THIS past weekend should have been a time for commemoration, celebration and invigoration for the independence movement in the build-up to yesterday’s 700th anniversary of the signing of the Declaration of Arbroath, a document which signifies the unity and birth of a nation.

Instead, the streets of Arbroath, like the streets of Glasgow, Edinburgh, Aberdeen and every other town, village and city in Scotland, were ghostly quiet as the nation followed the rule, stayed home, stayed safe and protected the NHS. Like so much in our lives, the festivities will have to wait.

Last week, Voices for Scotland announced that our campaign will pause during this crisis, with staff going into furlough. Many other issues are taking priority in people’s lives. There is little space for politics while so many are fighting to survive the virus and the economic strain caused by the shutdown.

With this pause in campaigning, and the Scottish Government’s plans for a referendum this year put on ice, where does this leave the independence movement?

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Outside the context of the Covid-19 crisis, there has never been more of a need for independence, there has never been bigger support and there has never been such engagement, opportunity and knowledge to create a Scotland for Everyone. The changes that come after this crisis have the potential to make the Covid-19 period a hinge that changes the direction of society. We will talk of the pre-Covid time as one of austerity, inequality and hopelessness where so many survived with so little for so long. The post-Covid era is unwritten, but it can be a time of hope, opportunity and a re-birth of society where people come first and politics strives for fairness and opportunities for all. We may be over the worst of the crisis in a matter of months, but the fallout and rebuilding process will take much longer.

Part of that process is seizing the opportunity to make positive changes for Scotland, engaging in debate about the country we want to be, and working together to turn ideas into a reality. The most significant and effective step is to become independent.

While the campaign is on hold, it might be prudent for us all to interrogate our own ideologies and reasons for believing in what we believe. Our views become so ingrained that it’s easy to forget the journey taken to arrive at these opinions. When the ice thaws and the campaign re-ignites, the challenge will be to identify the path through the unknown towards independence. Key to this is an understanding of what we’re campaigning for, and how we bring on board those who are as yet undecided on the merits of independence.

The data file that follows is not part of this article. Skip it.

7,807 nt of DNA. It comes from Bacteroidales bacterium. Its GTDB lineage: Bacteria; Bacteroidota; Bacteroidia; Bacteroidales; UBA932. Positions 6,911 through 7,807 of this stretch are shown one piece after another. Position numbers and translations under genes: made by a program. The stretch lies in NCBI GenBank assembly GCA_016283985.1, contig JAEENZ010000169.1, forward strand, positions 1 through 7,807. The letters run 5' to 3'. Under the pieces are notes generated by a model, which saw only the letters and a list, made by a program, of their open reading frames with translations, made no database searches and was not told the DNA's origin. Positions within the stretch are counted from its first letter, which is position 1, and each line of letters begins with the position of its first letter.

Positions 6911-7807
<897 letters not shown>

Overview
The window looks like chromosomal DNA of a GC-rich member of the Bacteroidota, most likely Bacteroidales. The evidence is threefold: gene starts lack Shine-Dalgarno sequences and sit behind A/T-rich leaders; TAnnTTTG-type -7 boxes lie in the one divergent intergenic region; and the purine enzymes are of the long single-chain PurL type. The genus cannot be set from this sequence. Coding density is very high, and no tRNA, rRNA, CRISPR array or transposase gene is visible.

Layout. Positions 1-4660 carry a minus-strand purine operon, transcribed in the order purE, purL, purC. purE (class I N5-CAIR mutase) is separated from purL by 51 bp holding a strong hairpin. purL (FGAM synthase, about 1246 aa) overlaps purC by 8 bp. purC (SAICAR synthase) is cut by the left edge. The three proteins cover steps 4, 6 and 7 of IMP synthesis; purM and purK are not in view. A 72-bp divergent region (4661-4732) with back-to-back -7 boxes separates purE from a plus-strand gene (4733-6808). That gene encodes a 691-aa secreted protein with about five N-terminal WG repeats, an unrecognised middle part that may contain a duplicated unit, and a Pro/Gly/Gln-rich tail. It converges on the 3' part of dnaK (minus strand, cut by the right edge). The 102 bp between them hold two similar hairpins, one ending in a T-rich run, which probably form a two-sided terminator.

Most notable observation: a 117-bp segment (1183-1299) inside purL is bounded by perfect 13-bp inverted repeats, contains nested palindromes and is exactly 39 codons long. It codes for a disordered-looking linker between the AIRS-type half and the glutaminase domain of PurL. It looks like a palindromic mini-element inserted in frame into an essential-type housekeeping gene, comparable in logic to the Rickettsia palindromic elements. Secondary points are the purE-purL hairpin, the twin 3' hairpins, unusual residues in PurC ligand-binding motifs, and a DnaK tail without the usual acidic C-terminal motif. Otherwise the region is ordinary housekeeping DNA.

For me independence is fundamentally about two things, the recognition of Scotland as a nation, and the opportunity to make the future better than the past. The former is an issue of international bureaucracy and the latter cemented in nationalist ambition to make Scotland a country that works for all its citizens and contributes to a global society. We have been and will again be campaigning for a better future and for the opportunity to right the wrongs of the past.

The post-Covid era will be a place of work and toil to ensure that the generations to follow aren’t left wanting in any aspect of life. A campaign for the future will put in place measures to support those most affected by the Covid-19 crisis, strengthen the NHS, take positive action on climate change, build a fair and equal society and end poverty. It is a campaign to create a Scotland for Everyone, in the collective image of the people of Scotland, learning from the past, not repeating it. As a kid I saw Oscar Marzaroli’s

images of “street urchins” in the slums of Glasgow. Black and white images of grubby white kids on the soot black streets. I read Robin Jenkins’s The Changeling at school, I felt the itch of the lice and heaviness of boots on weary legs. It was a romanticised view of a by-gone era consumed in an OK suburb of Glasgow.

Except that era is not gone. Until last year I worked with young people who in the time of Marzaroli and Jenkins, would be referred to as “urchins’”. Young people who have been let down by a system creaking under the weight of austerity. Young people who would turn up with empty bellies, dirty clothes, too much responsibility at home and worries that robbed them of a childhood.

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It would be easy to point the finger of blame at one political party but these issues span the generations and are an accumulation of failings at all levels of government over a long period of time. Failure to act appropriately when the opportunity arises sets in motion the whole cycle of problems once again, creating another lost generation and eats further into the overdraft of the moral bank account.

Change will only come from the people who want it. Coming together in your community to set out a vision of what a Scotland for Everyone looks like is a path towards independence, but success depends on working together and maintaining the networks that help us stay connected.

The Voices for Scotland campaign has the plan to build grassroots support for independence, connect people and ideas and win, but we are only as strong as the collective will to succeed. We need your support now, tomorrow and for the future.

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